Alibaba buys NetEase online mall in rare pact

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The Alibaba Group Holdings Ltd. logo sits atop the company's headquarters standing near completion at the Greenland Centre, developed by Greenland Holding Group Co., in Beijing, China. Photographer: Tomohiro Ohsumi/Bloomberg

Alibaba Group Holding Ltd. bought NetEase Inc.’s Kaola e-commerce platform for about $2 billion and invested in its music streaming service, forging a rare partnership between two of China’s largest internet giants.

The deal hands Alibaba the biggest Chinese online marketplace for foreign brands after its own Tmall Import and Export. Kaola will now operate independently but under new Chief Executive Officer Alvin Liu, a Tmall veteran. Separately, Alibaba and billionaire co-founder Jack Ma’s Yunfeng Capital will invest $700 million in NetEase Cloud Music. NetEase remains the controlling shareholder of its music app.

Alibaba and NetEase -- both based in the prosperous eastern city of Hangzhou -- have long fought social media titan Tencent Holdings Ltd. across several fronts but the landscape is shifting. The emergence of Tencent-backed rivals like Pinduoduo Inc. is testing Alibaba’s dominance of retail. NetEase has long been a distant runner-up to Tencent in gaming and now also music streaming, while Alibaba has its own music app Xiami. The sale of the low-margin Kaola platform now allows NetEase to focus on its bread-and-butter gaming business.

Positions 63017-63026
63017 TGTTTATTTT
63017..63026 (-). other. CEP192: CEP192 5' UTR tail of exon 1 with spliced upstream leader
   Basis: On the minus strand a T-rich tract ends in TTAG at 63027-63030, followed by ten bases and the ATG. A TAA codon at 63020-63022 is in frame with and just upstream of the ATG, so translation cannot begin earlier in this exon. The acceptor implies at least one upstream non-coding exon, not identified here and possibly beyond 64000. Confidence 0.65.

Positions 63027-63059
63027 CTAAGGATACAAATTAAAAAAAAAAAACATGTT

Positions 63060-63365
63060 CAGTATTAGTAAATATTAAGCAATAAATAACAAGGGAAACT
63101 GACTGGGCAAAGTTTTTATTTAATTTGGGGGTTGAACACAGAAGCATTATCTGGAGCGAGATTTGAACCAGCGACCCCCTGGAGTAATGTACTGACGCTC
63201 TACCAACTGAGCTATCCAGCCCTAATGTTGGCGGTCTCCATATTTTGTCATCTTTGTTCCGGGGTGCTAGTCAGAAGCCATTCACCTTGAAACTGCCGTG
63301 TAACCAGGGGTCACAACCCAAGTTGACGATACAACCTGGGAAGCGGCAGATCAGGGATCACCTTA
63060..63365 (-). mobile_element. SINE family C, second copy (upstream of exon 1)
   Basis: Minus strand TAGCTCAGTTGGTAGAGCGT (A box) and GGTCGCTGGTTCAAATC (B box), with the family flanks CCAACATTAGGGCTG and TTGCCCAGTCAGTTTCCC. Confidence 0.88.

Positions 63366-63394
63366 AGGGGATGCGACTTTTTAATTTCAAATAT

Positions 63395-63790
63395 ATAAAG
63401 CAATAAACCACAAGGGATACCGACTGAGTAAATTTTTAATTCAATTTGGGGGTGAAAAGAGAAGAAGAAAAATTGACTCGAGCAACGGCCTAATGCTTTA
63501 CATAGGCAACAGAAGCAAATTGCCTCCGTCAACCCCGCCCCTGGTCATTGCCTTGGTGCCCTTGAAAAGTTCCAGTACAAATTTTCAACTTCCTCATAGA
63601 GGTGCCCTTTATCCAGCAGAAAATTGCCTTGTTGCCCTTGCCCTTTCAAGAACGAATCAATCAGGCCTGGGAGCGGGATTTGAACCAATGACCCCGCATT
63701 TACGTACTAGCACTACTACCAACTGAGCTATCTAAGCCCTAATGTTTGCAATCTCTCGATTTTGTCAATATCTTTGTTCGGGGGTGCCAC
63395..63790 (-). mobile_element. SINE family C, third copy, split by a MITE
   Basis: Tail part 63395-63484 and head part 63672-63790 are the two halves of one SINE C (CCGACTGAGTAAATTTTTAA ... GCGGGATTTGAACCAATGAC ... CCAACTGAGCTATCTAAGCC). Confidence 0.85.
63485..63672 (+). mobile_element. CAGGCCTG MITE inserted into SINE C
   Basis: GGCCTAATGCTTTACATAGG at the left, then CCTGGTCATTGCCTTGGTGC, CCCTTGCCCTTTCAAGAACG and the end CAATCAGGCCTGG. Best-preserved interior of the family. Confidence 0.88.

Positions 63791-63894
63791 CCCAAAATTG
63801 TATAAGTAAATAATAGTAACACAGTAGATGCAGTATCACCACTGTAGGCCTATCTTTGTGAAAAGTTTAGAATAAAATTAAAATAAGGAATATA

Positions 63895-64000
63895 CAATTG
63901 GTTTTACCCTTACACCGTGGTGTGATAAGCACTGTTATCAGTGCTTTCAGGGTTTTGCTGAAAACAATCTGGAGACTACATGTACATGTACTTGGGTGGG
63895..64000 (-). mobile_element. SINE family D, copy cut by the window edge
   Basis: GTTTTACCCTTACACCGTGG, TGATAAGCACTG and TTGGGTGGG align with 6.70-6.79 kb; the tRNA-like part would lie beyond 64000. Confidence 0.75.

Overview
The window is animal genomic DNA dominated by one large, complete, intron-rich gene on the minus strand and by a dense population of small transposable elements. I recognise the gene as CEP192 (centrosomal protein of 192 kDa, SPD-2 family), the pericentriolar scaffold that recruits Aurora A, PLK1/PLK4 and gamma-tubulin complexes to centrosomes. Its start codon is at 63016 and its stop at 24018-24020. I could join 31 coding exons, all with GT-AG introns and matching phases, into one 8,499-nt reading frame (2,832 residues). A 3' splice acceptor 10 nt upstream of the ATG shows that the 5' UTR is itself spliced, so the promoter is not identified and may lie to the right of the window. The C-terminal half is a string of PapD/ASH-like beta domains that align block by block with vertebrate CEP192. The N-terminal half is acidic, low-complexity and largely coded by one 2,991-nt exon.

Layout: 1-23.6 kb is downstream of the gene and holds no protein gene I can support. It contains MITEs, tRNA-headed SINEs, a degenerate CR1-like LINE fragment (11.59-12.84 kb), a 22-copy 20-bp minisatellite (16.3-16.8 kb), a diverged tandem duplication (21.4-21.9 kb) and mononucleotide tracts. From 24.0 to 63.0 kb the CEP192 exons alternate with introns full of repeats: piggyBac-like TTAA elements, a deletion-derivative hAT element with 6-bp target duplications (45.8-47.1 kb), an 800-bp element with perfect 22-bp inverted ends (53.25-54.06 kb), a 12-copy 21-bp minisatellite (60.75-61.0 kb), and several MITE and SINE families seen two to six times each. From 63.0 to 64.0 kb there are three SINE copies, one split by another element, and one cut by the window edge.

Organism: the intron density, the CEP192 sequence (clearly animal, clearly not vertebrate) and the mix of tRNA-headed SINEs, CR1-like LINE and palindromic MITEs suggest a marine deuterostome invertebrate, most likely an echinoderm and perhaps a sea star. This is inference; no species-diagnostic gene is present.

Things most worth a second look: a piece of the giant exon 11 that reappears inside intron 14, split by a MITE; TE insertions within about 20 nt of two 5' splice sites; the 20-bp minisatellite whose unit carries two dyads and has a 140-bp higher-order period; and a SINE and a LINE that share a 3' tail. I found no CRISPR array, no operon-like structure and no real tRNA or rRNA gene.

“NetEase can further optimize its costs while Alibaba strengthens its leadership in cross-border e-commerce,” Thomas Chong and Ken Chong, analysts at Jefferies, wrote Friday. “On the other hand, we believe NetEase Cloud Music can benefit from potential synergies with the Alibaba ecosystem.”

The Kaola deal creates a dominant bazaar for consumers seeking foreign labels and goods. Alibaba and Kaola, which is loss-making on an operational level, controlled almost 60% of all transactions on China-based platforms for foreign brands in the second quarter, according to research firm Analysys.

It also deepens a seeming alliance. NetEase founder William Ding and Alibaba CEO Daniel Zhang exchanged good-natured banter during a long TV interview aired in China just last month. Asked about their rivalry, Ding joked: “Many of our employees might be husbands and wives.”

NetEase Music most recently raised $600 million in November when Baidu Inc., General Atlantic and Boyu Capital participated in a fundraising round. The latest capital injection comes after China’s antitrust authority launched a probe into its much larger rival, Tencent Music Entertainment Group, over its licensing practices. Under government pressure, Tencent Music and NetEase Music last year agreed to relicense more than 99% of their music catalogs to each other.

“What really matters is the 1% exclusive content,” said Shawn Yang, a Shenzhen-based analyst with Blue Lotus. “Now that NetEase has new funding that can be used to buy copyrights, it will definitely be a threat to TME.”

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